U.S. municipal bonds had a nice run last year, as the massive municipal defaults predicted by experts such as Meredith Whitney didn’t come to fruition.
And Pimco bond fund manager extraordinaire Bill Gross sees a good chance for the rally to continue. The Barclays Capital Municipal Bond Index gained 10.7 percent in 2011.
For a long time, worries about the financial woes of states and cities put pressure on muni bonds.
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“This has been a deserted asset class,” Gross, manager of Pimco Total Return Fund, the world’s largest mutual fund, tells The New York Times.
(Pimco file photo)
“People read about Alabama, Illinois, and Harrisburg, Pa., and they’re disenchanted. Things aren’t rosy, but that doesn’t mean most municipal issuers are going to default. There are a lot of A- and AA-rated municipals.”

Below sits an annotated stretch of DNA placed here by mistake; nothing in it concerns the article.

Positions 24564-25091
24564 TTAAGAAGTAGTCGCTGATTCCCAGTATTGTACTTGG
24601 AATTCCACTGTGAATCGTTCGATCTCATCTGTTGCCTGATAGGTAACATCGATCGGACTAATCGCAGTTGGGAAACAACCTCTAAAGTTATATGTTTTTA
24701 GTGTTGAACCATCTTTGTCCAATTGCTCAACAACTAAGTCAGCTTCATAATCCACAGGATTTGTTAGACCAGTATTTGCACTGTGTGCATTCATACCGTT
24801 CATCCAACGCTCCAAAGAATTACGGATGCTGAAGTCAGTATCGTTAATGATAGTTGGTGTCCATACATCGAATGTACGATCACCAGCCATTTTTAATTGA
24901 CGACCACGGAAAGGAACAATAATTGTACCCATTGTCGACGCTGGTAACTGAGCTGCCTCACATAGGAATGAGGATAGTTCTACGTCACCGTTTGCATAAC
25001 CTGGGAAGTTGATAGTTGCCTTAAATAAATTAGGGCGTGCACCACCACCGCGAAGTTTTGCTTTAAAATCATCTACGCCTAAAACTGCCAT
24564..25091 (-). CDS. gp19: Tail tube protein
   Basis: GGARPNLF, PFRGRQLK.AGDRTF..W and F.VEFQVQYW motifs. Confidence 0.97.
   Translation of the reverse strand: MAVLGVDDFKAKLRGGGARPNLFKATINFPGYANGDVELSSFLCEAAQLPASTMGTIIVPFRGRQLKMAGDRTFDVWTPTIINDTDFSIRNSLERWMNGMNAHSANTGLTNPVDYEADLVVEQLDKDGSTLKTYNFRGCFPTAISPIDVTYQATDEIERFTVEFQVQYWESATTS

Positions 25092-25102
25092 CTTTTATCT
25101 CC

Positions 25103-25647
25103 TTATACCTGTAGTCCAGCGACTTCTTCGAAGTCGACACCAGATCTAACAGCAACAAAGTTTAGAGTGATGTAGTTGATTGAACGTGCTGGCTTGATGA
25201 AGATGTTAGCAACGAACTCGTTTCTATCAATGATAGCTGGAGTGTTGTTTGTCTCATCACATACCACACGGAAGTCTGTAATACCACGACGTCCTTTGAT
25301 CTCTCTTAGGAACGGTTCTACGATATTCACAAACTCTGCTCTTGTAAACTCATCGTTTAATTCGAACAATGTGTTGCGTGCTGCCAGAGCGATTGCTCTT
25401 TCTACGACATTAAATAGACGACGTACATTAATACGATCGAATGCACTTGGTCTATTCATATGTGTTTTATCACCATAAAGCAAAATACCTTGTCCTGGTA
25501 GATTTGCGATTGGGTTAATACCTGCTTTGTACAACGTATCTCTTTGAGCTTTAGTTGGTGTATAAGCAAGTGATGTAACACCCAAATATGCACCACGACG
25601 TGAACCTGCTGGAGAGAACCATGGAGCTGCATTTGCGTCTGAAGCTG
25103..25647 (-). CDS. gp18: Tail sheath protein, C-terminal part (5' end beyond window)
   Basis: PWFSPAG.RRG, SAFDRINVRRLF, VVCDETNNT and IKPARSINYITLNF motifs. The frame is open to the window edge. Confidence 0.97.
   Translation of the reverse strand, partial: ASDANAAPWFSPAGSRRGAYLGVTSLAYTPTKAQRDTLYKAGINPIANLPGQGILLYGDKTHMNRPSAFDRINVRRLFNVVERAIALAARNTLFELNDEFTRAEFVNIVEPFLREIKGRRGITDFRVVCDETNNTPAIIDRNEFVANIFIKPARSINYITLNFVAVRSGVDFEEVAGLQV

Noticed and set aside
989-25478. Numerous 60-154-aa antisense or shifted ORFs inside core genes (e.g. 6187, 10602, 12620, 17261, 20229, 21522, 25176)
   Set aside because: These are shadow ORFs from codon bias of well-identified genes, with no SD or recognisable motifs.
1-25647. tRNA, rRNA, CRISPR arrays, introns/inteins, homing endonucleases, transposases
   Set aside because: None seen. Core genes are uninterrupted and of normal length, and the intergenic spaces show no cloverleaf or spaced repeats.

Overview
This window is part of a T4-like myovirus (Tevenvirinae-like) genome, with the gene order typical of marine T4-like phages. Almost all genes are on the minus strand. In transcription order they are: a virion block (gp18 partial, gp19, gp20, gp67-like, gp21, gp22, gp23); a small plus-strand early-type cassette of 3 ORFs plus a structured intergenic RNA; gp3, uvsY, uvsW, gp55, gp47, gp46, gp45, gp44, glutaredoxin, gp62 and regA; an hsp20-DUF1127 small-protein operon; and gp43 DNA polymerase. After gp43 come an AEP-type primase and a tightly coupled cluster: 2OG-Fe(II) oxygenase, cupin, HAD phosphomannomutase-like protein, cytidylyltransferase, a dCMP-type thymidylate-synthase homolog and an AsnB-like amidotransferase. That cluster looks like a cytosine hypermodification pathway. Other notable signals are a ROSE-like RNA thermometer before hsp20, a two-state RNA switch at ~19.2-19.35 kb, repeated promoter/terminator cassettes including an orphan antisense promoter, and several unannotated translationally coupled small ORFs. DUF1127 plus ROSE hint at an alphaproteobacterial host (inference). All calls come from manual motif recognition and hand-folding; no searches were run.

Gross notes that A-rated munis generally yield about 4 percent to 5 percent tax free. That’s quite attractive compared to the 1.87 percent taxable yield on 10-year Treasurys.
And closed-end muni funds using leverage yield about 7 percent. Investors should beware that munis can be “volatile,” but they’re also “undervalued,” Gross says.
To be sure, not everyone is bullish on munis. Many experts expect the trend of municipal credit downgrades to continue, hurting muni bonds.
Whitney and others who forecast huge muni defaults "just had the wrong ‘D’ word," Dan Genter, chief investment officer at RNC Genter Capital Management, tells The Wall Street Journal.
“People need to be focused on downgrades, not defaults."
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